Regulation of membrane chloride currents in rat bile duct epithelial cells

J. Gregory Fitz, Srisaila Basavappa, James McGill, Ola Melhus, Jonathan A. Cohn

Research output: Contribution to journalArticle

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Abstract

This study examines the conductive properties of the plasma membrane of cells isolated from the intrahepatic portion of bile ducts. Membrane Cl- conductance was measured in single cells using whole-cell patch clamp recording techniques and in cells in short-term culture using 36Cl and 125I efflux. Separate Ca2+-and cAMP-dependent Cl- currents were identified. Ca2+-dependent Cl- currents showed outward rectification of the current-voltage relation, time-dependent activation at depolarizing potentials, and reversal near the equilibrium potential for Cl-. Ionomycin (2 μM) increased this current from 357±72 pA to 1,192±414 pA (at +80 mV) in 5:7 cells, and stimulated efflux of 125I > 36Cl in 15:15 studies. Ionomycin-stimulated efflux was inhibited by the Cl- channel blocker 4,4′-diisothiocyano-2,2′-stilbene disulfonic acid (DIDS) (150 μM). A separate cAMP-activated Cl- current showed linear current-voltage relations and no time dependence. Forskolin (10 μM) or cpt-cAMP (500 μM) increased this current from 189±50 pA to 784±196 pA (at +80 mV) in 11:16 cells, and stimulated efflux of 36Cl > 125I in 16:16 studies. cAMP-stimulated efflux was unaffected by DIDS. Because the cAMP-stimulated Cl- conductance resembles that associated with cystic fibrosis transmembrane conductance regulator (CFTR), a putative Cl- channel protein, the presence of CFTR in rat liver was examined by immunoblot analyses. CFTR was detected as a 150-165-kD protein in specimens with increased numbers of duct cells. Immunoperoxidase staining confirmed localization of CFTR to bile duct cells but not hepatocytes. These findings suggest that Ca2+- and cAMP-regulated Cl- channels may participate in control of fluid and electrolyte secretion by intrahepatic bile duct epithelial cells, and that the cAMP-regulated conductance is associated with endogenous expression of CFTR. Abnormal ductular secretion may contribute to the pathogenesis of cholestatic liver disease in cystic fibrosis.

Original languageEnglish (US)
Pages (from-to)319-328
Number of pages10
JournalJournal of Clinical Investigation
Volume91
Issue number1
StatePublished - Jan 1993

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Cystic Fibrosis Transmembrane Conductance Regulator
Bile Ducts
Chlorides
Epithelial Cells
Membranes
4,4'-Diisothiocyanostilbene-2,2'-Disulfonic Acid
Intrahepatic Bile Ducts
Ionomycin
Fluids and Secretions
Stilbenes
Patch-Clamp Techniques
Colforsin
Plasma Cells
Cystic Fibrosis
Electrolytes
Liver Diseases
Hepatocytes
Proteins
Cell Count
Cell Membrane

Keywords

  • Cystic fibrosis
  • Immunohistochemistry
  • Liver
  • Patch clamp
  • Western blot

ASJC Scopus subject areas

  • Medicine(all)

Cite this

Fitz, J. G., Basavappa, S., McGill, J., Melhus, O., & Cohn, J. A. (1993). Regulation of membrane chloride currents in rat bile duct epithelial cells. Journal of Clinical Investigation, 91(1), 319-328.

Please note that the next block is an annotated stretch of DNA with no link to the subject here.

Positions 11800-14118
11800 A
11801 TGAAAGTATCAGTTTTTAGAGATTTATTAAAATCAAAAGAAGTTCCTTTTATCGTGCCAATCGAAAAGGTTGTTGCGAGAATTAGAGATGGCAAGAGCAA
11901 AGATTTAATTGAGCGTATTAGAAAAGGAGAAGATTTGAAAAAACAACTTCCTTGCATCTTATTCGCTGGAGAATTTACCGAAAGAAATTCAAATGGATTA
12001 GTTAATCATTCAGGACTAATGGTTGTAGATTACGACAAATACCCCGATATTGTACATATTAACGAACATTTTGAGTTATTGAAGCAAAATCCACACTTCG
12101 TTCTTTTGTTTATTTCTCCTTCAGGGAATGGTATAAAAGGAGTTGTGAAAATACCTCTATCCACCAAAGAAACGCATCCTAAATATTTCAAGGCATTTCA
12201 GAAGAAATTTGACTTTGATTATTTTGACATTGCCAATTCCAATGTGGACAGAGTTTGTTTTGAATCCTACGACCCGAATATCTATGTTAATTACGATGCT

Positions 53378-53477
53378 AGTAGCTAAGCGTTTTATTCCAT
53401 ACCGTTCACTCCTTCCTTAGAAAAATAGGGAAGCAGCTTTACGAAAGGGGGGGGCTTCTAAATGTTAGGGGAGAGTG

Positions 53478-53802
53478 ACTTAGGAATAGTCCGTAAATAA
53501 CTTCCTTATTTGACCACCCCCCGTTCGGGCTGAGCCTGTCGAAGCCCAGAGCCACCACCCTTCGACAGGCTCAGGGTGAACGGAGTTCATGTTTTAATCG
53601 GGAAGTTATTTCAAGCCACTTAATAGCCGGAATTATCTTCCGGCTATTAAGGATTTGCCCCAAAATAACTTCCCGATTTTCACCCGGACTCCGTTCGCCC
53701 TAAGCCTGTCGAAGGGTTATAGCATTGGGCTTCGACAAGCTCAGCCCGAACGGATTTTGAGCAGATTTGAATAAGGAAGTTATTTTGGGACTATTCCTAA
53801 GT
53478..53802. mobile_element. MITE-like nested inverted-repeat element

Regulation of membrane chloride currents in rat bile duct epithelial cells. / Fitz, J. Gregory; Basavappa, Srisaila; McGill, James; Melhus, Ola; Cohn, Jonathan A.

In: Journal of Clinical Investigation, Vol. 91, No. 1, 01.1993, p. 319-328.

Research output: Contribution to journalArticle

Fitz, JG, Basavappa, S, McGill, J, Melhus, O & Cohn, JA 1993, 'Regulation of membrane chloride currents in rat bile duct epithelial cells', Journal of Clinical Investigation, vol. 91, no. 1, pp. 319-328.
Fitz, J. Gregory ; Basavappa, Srisaila ; McGill, James ; Melhus, Ola ; Cohn, Jonathan A. / Regulation of membrane chloride currents in rat bile duct epithelial cells. In: Journal of Clinical Investigation. 1993 ; Vol. 91, No. 1. pp. 319-328.
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AB - This study examines the conductive properties of the plasma membrane of cells isolated from the intrahepatic portion of bile ducts. Membrane Cl- conductance was measured in single cells using whole-cell patch clamp recording techniques and in cells in short-term culture using 36Cl and 125I efflux. Separate Ca2+-and cAMP-dependent Cl- currents were identified. Ca2+-dependent Cl- currents showed outward rectification of the current-voltage relation, time-dependent activation at depolarizing potentials, and reversal near the equilibrium potential for Cl-. Ionomycin (2 μM) increased this current from 357±72 pA to 1,192±414 pA (at +80 mV) in 5:7 cells, and stimulated efflux of 125I > 36Cl in 15:15 studies. Ionomycin-stimulated efflux was inhibited by the Cl- channel blocker 4,4′-diisothiocyano-2,2′-stilbene disulfonic acid (DIDS) (150 μM). A separate cAMP-activated Cl- current showed linear current-voltage relations and no time dependence. Forskolin (10 μM) or cpt-cAMP (500 μM) increased this current from 189±50 pA to 784±196 pA (at +80 mV) in 11:16 cells, and stimulated efflux of 36Cl > 125I in 16:16 studies. cAMP-stimulated efflux was unaffected by DIDS. Because the cAMP-stimulated Cl- conductance resembles that associated with cystic fibrosis transmembrane conductance regulator (CFTR), a putative Cl- channel protein, the presence of CFTR in rat liver was examined by immunoblot analyses. CFTR was detected as a 150-165-kD protein in specimens with increased numbers of duct cells. Immunoperoxidase staining confirmed localization of CFTR to bile duct cells but not hepatocytes. These findings suggest that Ca2+- and cAMP-regulated Cl- channels may participate in control of fluid and electrolyte secretion by intrahepatic bile duct epithelial cells, and that the cAMP-regulated conductance is associated with endogenous expression of CFTR. Abnormal ductular secretion may contribute to the pathogenesis of cholestatic liver disease in cystic fibrosis.

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